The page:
How to Haul Groceries in a Bike Trailer

Bicycle trailers designed to carry kids works for hauling groceries home, too. Want to know how? Tamia has a few suggestions for you.

by Tamia Nelson | May 4, 2018

Bicycle Hauling Article on

For many cyclists, panniers are the preferred method of hauling the load, but for accommodating awkward or heavy loads, it’s hard to beat a bike trailer. Even well designed shopping panniers have their limits before they burst their seams, sag dangerously into the spokes, or overwhelm fasteners or racks and cause a structural failure. They’re also not well adapted to containing awkwardly shaped items like French bread or cases of wine. And there’s no doubt but that loaded panniers alter a bike’s handling. That’s when a bike trailer comes into its own.

The good news is that with a variety of bike trailers to choose from the chances are good of finding a design that fits your budget. Even Big Box retailers sell economical models that are entirely serviceable, even if they don’t sport trophy logos. You might even find a preowned bike trailer in one of the ubiquitous garage sales that pop up at this time of year.

The most common bike trailer in these parts is the child trailer, with a domed fabric-and-metal frame superstructure and a seat inside for two youngsters to sit side-by-side. Our first trailer was a Bike Nashbar Kiddie Karriage and has served very well for shopping, as you’ll see in the articles further along. Some of the most appreciated features of this design are these:

  • No wider than mountain bike handlebars
  • Plenty of cargo space
  • Accommodates heavy loads
  • Distributes weight well
  • Lashing straps inside secures cargo
  • Can be ventilated, or sealed against rain, snow, and splash
  • Pneumatic tires and wire spokes
  • Hitch clamp works with most bikes
  • Can be moved between bikes without a fuss
  • Bright attention-getting color scheme
  • Reflective strips all round
  • Flag, rear reflector, and a tab for tail-light
  • Tracks well
  • High ground clearance
  • Breaks down flat for storage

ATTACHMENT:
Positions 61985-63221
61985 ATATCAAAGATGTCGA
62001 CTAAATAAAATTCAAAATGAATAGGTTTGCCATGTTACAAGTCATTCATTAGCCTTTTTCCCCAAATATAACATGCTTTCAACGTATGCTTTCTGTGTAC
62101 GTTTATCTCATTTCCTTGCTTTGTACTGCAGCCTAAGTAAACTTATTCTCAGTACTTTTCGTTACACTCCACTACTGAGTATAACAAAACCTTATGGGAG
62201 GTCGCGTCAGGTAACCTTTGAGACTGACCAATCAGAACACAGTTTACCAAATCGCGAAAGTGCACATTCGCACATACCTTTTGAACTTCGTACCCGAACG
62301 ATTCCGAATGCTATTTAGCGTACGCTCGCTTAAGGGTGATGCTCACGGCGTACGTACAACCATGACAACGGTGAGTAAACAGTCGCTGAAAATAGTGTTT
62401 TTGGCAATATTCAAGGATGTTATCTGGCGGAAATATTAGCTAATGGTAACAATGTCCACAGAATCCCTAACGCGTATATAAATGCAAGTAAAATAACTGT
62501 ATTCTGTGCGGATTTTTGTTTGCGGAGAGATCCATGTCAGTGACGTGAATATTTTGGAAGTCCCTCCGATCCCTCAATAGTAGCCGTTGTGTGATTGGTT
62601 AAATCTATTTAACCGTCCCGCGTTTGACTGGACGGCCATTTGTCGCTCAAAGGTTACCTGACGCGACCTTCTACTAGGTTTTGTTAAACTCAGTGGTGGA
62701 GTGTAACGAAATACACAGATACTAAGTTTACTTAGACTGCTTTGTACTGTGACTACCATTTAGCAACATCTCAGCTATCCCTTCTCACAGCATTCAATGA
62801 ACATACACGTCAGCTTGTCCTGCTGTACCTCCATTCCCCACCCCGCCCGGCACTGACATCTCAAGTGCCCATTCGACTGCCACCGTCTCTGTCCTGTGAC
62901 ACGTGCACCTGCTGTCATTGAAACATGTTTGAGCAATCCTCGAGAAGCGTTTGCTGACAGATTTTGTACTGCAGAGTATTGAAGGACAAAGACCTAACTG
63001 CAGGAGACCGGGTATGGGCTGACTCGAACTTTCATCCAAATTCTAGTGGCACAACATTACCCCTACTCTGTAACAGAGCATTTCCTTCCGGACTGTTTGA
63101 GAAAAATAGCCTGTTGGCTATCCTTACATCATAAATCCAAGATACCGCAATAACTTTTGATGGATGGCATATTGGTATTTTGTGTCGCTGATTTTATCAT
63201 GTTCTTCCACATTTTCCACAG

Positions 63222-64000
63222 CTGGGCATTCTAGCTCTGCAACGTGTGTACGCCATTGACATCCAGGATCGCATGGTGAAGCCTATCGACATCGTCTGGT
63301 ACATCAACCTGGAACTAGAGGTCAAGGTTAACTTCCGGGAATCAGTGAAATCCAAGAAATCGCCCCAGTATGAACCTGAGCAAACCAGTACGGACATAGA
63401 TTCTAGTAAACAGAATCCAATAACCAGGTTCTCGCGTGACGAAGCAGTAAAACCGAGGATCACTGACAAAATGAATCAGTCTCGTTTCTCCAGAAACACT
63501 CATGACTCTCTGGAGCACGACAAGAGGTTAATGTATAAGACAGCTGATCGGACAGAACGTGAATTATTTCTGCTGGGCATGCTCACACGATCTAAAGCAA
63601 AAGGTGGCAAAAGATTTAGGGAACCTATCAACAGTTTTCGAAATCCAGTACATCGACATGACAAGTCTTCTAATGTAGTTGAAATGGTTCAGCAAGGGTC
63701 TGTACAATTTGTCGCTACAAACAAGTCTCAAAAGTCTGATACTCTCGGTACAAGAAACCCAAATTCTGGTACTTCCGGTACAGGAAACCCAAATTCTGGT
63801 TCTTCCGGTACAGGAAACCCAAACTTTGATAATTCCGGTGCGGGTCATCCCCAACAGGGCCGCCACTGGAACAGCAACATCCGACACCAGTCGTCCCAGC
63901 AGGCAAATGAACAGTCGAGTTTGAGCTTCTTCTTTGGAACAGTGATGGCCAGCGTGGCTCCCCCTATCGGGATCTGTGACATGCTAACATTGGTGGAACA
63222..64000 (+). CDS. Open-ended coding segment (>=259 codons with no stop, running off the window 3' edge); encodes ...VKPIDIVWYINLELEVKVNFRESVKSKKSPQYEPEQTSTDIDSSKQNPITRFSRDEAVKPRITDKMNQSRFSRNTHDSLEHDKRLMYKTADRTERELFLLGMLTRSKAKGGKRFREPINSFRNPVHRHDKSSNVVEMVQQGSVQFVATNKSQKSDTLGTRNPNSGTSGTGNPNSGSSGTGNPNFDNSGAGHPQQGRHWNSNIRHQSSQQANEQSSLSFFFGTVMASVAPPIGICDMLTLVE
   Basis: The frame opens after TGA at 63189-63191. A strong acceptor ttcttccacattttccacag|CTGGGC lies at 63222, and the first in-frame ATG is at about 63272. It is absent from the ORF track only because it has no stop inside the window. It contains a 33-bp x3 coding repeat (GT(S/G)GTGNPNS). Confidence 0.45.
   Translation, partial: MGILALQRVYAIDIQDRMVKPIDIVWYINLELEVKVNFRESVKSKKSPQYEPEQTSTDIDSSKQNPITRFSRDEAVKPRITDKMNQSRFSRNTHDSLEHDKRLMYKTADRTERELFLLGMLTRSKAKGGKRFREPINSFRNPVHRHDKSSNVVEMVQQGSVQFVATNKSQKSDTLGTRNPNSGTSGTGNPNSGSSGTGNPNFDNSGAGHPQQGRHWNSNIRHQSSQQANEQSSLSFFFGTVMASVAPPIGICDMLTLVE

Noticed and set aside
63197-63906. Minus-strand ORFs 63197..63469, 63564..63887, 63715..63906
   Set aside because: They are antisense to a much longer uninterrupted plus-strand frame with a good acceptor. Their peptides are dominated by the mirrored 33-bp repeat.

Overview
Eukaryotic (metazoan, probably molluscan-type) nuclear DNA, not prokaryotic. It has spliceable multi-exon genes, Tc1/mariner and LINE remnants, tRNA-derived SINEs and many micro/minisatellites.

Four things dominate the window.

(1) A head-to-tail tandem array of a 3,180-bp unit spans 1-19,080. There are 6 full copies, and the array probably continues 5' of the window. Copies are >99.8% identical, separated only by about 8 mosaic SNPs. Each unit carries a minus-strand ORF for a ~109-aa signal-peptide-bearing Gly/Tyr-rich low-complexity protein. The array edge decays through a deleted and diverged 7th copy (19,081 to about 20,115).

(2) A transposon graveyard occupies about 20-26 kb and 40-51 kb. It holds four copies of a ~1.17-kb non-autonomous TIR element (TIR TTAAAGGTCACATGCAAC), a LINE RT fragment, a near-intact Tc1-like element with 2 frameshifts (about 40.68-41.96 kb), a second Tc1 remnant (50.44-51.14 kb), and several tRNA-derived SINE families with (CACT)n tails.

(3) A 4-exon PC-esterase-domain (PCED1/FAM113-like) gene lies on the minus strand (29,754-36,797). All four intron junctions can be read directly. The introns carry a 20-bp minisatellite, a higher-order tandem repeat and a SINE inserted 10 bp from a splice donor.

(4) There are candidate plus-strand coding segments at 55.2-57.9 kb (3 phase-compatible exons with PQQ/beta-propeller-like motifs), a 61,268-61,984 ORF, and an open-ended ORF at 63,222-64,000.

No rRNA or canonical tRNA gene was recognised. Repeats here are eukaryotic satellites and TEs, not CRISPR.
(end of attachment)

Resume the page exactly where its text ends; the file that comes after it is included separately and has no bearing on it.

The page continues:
Hauling a trailer, even when it’s empty, demands a bit more attention than riding unencumbered. So does riding with a load in panniers, come to that. The Nashbar trailer tracks well, and because the right wheel is in line with the right end of the flat mountain bars I have on my utility bike, it’s easy to know where the wheel is in relation to the road’s edge.

Nashbar Kiddie Karriage as Shopping Trailer - (c) Tamia Nelson - Verloren Hoop -

Get to Know Your Trailer

When you get your trailer, hitch it to the bike, then squat down behind your trailer and sight along its wheels. Imagine being on the bike, and think where the trailer wheels will be in relation to your handlebars and body. You won’t get away with dropping a trailer wheel off the road’s edge more than once before realizing how important it is to know where your trailer is tracking.

Practice hauling your trailer without a load, and pick a quiet spot to do it. Make left and right turns, climb and descend grades, stop, and generally get a feel for what it’s like. Then put a sack of dog food or birdseed, a bag of topsoil, or other heavy weight—not your kids!—into the trailer and ride again. Note how the bike feels when hauling the load, and how the trailer tracks (ride through a puddle and examine the tracks, if nothing else). Ready?

Let’s Shop!

There’s no one best way to haul groceries in a trailer. I’ve used regular shopping bags (paper and plastic), large canvas tote bags, boxes, and soft coolers. Trial-and-error will tell you which way suits you best. My method will serve as a stepping stone for you to evolve your own favorite techniques.

The Kiddie Karriage trailer is constructed with a stiffened fabric seat and seatback for carrying two kids. The webbing harnesses for strapping passangers in place serve also to lash cargo. On each side of the seat there’s a mesh pocket large enough to hold a folded tire tube or a cable lock. Behind the seatback is a “trunk” deep enough to hold narrow supplies and goods. And under the seat there’s space for 2-liter bottles of tonic and a big plastic bottle of gin so you can cool off with a tall G&T when you get back home with your 80 pounds of groceries. (Of course, you don’t HAVE to haul that much, and iced tea works, too!)